A Year to…

A gap year between high school and college can be whatever you make of it. It could be a transformative experience where you venture off somewhere you’ve never been before to discover yourself. It could be a year where you work to regain focus and passion for learning. It could be a year where you see who you want to become, and where you want to go.

Once high school ended, I thought I had departed the maze that hid my future, but arriving in Ecuador showed me I hadn’t even taken my first steps. Eight months in the Ecuadorian Amazon led me into a labyrinth full of new questions, a new language, and a new family.

Each morning, waking up to shrill voices of roosters, the jungle would present new twists and turns for me to unravel. Whether I had to find my way through the bones of fried river-fish without choking, or learn how to use a machete and ignore the stinging bites of ants at my ankles, as well as the blisters on my hands, the challenges of daily life began to become exactly that, normal daily life. As the months blurred together, I stopped choking on fish bones and eagerly ate tilapia wrapped in banana leaves. I no longer grimaced when faced with the prospect of grilled worms. On one special occasion at a wedding, I even ate grilled monkey without a second thought. When the time to work on the farm came, my calloused hands were swinging a machete with ease, and ants posed no threat when faced with my quickly moving feet.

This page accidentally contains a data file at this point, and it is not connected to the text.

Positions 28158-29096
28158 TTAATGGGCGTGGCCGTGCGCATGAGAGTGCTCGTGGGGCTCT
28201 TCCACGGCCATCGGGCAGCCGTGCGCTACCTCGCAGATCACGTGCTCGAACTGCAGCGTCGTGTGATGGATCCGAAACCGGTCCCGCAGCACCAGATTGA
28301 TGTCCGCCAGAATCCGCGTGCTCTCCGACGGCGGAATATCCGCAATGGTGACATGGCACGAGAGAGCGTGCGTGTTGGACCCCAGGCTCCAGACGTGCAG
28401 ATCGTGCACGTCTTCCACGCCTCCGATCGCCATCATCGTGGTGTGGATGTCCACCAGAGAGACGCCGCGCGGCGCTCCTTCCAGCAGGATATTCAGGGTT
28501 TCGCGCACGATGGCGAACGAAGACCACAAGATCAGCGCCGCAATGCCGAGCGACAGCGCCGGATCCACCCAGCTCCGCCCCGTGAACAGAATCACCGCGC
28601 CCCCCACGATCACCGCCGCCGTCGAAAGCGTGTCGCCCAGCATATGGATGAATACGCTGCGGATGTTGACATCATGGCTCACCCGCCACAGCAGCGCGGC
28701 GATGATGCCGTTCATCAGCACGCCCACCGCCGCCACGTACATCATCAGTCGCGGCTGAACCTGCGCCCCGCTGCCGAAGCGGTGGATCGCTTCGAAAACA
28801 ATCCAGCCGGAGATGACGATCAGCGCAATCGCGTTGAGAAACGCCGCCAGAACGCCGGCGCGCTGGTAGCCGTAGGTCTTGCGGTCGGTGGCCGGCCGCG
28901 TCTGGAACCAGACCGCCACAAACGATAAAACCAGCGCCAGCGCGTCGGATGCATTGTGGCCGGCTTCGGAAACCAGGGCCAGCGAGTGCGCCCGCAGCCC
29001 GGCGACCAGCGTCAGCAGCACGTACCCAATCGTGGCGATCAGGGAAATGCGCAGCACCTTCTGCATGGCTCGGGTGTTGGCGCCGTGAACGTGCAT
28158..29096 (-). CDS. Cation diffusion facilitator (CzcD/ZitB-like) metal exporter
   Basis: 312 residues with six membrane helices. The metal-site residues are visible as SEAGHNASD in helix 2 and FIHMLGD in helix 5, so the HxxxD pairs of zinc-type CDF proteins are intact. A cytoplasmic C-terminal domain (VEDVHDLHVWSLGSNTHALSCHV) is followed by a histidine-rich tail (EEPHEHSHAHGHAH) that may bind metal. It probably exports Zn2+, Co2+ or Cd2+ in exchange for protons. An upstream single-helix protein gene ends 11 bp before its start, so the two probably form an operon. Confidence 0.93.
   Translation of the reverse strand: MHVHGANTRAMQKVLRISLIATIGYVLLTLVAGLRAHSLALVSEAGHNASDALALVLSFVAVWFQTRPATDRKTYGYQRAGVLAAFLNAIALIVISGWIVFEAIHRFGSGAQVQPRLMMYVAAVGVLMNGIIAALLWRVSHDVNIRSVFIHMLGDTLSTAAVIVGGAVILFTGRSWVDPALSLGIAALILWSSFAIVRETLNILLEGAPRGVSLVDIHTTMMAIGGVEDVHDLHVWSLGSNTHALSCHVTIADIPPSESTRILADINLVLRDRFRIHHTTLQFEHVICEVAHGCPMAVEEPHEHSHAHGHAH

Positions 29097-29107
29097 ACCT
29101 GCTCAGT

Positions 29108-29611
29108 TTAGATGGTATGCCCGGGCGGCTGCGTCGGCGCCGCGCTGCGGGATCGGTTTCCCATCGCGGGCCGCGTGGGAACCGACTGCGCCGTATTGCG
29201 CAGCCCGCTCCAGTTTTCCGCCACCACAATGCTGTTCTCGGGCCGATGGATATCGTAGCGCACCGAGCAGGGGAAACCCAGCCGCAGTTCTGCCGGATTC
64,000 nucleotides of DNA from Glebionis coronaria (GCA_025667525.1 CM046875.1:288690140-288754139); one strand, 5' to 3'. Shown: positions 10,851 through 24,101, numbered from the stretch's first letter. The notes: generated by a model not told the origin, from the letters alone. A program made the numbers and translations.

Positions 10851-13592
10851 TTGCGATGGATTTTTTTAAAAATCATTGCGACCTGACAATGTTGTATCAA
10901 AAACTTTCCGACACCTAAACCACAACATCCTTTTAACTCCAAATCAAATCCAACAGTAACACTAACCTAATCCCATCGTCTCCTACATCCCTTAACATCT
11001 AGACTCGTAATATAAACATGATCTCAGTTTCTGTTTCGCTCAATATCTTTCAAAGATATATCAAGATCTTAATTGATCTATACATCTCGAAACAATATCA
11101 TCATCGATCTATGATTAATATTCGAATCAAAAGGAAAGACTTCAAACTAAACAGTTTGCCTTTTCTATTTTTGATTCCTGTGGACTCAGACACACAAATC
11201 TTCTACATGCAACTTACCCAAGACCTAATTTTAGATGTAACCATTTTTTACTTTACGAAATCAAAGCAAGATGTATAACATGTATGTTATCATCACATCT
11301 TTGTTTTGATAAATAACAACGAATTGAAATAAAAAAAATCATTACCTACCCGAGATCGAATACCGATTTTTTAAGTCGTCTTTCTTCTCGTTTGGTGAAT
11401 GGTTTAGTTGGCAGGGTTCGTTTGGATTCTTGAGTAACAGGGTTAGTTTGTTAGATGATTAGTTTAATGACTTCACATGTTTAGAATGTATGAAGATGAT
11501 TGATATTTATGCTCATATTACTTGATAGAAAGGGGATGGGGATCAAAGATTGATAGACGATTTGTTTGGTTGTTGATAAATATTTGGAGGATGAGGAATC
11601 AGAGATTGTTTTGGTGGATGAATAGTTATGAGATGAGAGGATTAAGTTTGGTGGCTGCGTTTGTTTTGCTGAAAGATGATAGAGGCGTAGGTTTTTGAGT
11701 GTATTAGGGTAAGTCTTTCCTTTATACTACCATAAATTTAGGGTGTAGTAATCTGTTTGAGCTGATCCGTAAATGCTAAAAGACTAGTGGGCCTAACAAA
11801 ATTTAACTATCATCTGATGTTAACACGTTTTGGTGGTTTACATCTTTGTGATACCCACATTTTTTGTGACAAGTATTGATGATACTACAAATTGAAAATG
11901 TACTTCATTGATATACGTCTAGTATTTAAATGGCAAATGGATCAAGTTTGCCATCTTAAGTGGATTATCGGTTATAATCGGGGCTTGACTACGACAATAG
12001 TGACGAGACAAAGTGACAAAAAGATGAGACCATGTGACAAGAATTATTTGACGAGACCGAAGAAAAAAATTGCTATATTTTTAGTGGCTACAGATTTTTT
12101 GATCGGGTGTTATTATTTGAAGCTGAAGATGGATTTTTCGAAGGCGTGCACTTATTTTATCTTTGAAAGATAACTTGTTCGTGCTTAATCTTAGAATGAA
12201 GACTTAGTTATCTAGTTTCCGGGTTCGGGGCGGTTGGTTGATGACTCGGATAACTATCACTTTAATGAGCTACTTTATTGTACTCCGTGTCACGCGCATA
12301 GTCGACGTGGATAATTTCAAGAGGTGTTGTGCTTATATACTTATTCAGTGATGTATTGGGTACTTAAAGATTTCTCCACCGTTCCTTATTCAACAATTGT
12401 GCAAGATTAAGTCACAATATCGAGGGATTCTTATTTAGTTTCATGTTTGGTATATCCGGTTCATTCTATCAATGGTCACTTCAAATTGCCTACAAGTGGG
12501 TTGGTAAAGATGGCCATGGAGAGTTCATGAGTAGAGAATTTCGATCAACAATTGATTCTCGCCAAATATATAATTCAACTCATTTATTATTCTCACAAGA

Events I first looked upon with scrutiny and a hint of disbelief: jumping off of waterfalls, climbing through caves, and exploring the jungle with my younger brother and sisters–eventually became part of the backdrop of regular life. The puzzle pieces of my Ecuadorian life fell into place alongside my American past, and after months of feeling out of place, I was finally home.

Putting it as simply as possible, I took a year to live. It may seem a bit cliché how going off into the world broadens your perspective and gives you confidence, but the truth is that that’s exactly what happens. No matter how difficult or easy your experience may be, you come back from it stronger, and more prepared for the life ahead of you. My days, my family, and life in Ecuador put a close to so many questions I had, and opened the door to a world of demands I now have of myself, and of my future. I may not be sure of what I want to spend the rest of my life doing, but I am sure of the direction I’m heading in.

Eight months strengthened my passions for culture, language, and learning; now what could it do for you?